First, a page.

The process to reapportion Florida’s political lines began in earnest with Thursday’s release of population data from the U.S. Census Bureau. Advocates are warning of secrecy on both sides of the aisle. Even after courts had to intervene during the 2010 redistricting cycle.
Ellen Freidin was on the frontlines of the vicious fight to establish fair districts following the 2010 census. She’d fought four years to pass a statewide amendment mandating an end to partisan gerrymandering. That’s the process of drawing political lines to keep one party in power.
And after districts were redrawn in 2012, it was four more before she saw justice.
“It took four hard, long years of scorched earth litigation,” she said. “And in fact, at the end of the day, one of the judges in the case said that the maps had been drawn to make a mockery of the Fair Districts Amendment.”
Making a mockery
That judge was Leon County’s Terry Lewis. Florida passed the Fair Districts Amendment in 2010 becoming one of few states to outline rules prohibiting gerrymandering. Courts ultimately ruled Republican legislators and operatives destroyed communications and used backchannel manipulation to circumvent the fair district requirements.
New maps were ordered for 2016 and on.
Now the process has begun again. But Freidin and other advocates warn there hasn’t been enough transparency in a process that’s accelerated this time around.
Lawmakers have waited on the delayed release of data from the 2020 Census to start the process. The Thursday release pushes the timeline to finish redistricting by the 2022 election.
It has begun
The first step in the process is all about data. Suzanne Almeida is redistricting and representation counsel at Common Cause. The 2020 Census was fraught with controversy and its release was delayed. Almeida said the numbers will be analyzed for accuracy. State legislators and tribal leaders can appeal numbers to the Census Bureau. But Almeida said more transparency is needed to instill public confidence.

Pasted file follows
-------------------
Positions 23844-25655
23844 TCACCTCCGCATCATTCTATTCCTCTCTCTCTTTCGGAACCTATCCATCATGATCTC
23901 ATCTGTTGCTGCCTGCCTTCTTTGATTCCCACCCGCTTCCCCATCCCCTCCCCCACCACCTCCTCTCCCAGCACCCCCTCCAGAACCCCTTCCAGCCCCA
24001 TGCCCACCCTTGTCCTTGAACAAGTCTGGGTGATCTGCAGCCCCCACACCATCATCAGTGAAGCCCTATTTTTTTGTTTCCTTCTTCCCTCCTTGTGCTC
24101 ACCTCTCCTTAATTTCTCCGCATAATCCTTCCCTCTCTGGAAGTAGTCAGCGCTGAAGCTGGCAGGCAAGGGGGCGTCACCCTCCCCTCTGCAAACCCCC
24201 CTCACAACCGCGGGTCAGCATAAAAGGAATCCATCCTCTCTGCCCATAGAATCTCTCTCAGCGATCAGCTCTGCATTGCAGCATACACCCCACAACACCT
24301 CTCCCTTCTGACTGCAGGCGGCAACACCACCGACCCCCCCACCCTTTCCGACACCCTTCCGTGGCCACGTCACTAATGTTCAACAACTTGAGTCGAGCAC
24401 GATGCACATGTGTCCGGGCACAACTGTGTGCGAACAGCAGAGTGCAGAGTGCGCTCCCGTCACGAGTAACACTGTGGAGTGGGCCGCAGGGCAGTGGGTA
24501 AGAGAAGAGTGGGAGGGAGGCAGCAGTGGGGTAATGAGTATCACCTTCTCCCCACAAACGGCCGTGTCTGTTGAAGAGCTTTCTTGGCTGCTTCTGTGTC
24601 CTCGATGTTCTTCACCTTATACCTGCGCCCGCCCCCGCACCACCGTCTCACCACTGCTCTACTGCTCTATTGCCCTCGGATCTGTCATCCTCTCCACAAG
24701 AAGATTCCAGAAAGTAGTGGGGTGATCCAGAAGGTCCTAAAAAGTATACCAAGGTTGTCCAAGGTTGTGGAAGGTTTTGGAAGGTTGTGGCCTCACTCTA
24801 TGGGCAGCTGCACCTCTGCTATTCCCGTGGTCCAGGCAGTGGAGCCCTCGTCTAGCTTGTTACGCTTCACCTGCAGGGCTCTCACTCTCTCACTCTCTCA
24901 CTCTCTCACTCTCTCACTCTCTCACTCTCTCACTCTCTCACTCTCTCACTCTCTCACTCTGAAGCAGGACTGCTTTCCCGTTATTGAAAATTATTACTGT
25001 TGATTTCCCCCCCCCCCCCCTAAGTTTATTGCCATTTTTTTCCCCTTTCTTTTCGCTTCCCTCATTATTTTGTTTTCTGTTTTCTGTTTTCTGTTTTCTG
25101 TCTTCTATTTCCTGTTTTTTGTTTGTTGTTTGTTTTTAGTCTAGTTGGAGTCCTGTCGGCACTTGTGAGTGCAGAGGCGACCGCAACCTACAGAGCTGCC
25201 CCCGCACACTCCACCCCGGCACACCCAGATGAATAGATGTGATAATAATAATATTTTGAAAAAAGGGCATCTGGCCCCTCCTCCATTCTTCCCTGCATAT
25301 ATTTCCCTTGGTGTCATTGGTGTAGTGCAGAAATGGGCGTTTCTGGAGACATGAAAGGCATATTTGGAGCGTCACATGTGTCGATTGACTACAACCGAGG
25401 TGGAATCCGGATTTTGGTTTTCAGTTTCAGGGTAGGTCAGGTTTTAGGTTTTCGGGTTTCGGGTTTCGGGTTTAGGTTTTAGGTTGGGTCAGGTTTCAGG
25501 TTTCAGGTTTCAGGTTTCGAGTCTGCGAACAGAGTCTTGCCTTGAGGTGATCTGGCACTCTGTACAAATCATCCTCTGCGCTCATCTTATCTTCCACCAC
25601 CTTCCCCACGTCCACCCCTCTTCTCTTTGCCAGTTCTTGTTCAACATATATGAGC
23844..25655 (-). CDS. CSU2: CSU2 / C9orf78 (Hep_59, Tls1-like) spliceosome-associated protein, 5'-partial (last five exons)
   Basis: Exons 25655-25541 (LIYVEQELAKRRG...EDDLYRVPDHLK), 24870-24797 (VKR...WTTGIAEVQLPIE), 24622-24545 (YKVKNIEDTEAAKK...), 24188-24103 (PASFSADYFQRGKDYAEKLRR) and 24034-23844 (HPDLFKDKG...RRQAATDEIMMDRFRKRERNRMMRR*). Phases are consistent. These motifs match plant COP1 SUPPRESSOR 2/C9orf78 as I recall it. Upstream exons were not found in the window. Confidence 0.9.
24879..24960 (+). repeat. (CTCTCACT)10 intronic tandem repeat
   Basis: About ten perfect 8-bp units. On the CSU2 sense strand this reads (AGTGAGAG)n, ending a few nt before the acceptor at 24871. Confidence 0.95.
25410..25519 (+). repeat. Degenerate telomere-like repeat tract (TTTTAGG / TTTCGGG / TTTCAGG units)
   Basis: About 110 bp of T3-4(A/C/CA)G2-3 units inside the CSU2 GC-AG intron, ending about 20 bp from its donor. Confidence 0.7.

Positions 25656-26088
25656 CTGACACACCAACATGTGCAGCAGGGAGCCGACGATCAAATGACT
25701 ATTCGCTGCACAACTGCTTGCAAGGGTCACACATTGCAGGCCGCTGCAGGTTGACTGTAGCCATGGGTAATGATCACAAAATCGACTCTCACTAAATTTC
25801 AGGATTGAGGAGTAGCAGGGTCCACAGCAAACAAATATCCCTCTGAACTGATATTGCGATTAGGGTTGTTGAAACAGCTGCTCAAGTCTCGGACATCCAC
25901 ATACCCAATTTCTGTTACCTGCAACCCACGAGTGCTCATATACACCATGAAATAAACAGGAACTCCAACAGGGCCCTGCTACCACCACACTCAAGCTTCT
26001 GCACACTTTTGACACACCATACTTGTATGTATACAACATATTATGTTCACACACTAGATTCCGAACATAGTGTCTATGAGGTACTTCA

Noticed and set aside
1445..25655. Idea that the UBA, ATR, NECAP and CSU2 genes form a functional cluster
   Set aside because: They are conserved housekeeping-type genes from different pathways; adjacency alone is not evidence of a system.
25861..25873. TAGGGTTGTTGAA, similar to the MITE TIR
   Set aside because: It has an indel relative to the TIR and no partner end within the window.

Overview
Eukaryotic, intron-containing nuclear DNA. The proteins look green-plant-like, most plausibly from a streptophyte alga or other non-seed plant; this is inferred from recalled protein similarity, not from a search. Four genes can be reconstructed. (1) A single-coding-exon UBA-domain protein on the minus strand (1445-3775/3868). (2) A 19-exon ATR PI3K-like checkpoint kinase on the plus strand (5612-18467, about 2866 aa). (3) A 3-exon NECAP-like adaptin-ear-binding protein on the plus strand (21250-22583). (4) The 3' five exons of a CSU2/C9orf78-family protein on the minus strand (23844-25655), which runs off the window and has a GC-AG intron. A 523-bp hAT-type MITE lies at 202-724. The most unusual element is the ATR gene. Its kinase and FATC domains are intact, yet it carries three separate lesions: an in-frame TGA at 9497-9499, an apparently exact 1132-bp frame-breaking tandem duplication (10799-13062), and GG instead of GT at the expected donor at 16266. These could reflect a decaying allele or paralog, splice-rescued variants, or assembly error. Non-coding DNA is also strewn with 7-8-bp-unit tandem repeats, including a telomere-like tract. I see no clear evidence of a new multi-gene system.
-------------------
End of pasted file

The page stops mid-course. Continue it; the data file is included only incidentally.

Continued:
“We need people to be able to show up and make their voices heard in the redistricting process,” she said. “Regardless of what those Census numbers say.”
Freidin said trouble can come from both sides of the aisle. And she’s worried it will. The Fair Districts Coalition sent out a letter to majority and minority leadership in Florida’s House and Senate. She hasn’t heard back from anyone. Fair Districts also asked all 160 state legislators to sign a pledge that they’d adhere to the 2010 amendment. Only 7 senators and 10 house representatives, all Democrats, have signed.
“The legislature has not given us any reason to be optimistic that the fair districts amendment will be adhered to,” Freidin said.
But she’s still hopeful lawmakers will come through.
The redrawn maps released in 2016 led to more moderate and fairer representation. Like GOP State Sen. Anitere Flores who opposed all of a GOP counterpart’s 2017 gun bills. Effectively blocking them to better reflect her reshaped constituency. And there’s Val Demmings and Darren Soto. They’re two Democratic members of Florida’s congressional delegation who won seats after fairer districts were drawn.
If this year’s process echoes the last, there’s a chance Florida could move to an independent commission following the next Census. But Freidin hopes it won’t come to that.
“I think that remains to be seen,” she said. “Let’s see what this legislature does.”
Census Data shows dramatic shifts in many major American cities. Florida’s increased population should gain at least one new congressional seat this time around. Racial lines in the state are also shifting. The New York Times released an early analysis of the data Friday. It showed Orlando as one of six major metro areas in the country where white residents have become a minority.
State leaders have not announced redistricting committee members yet. But new maps are mandated to be drawn by the end of the 2022 legislative session, which runs from Jan. 11 to March 11.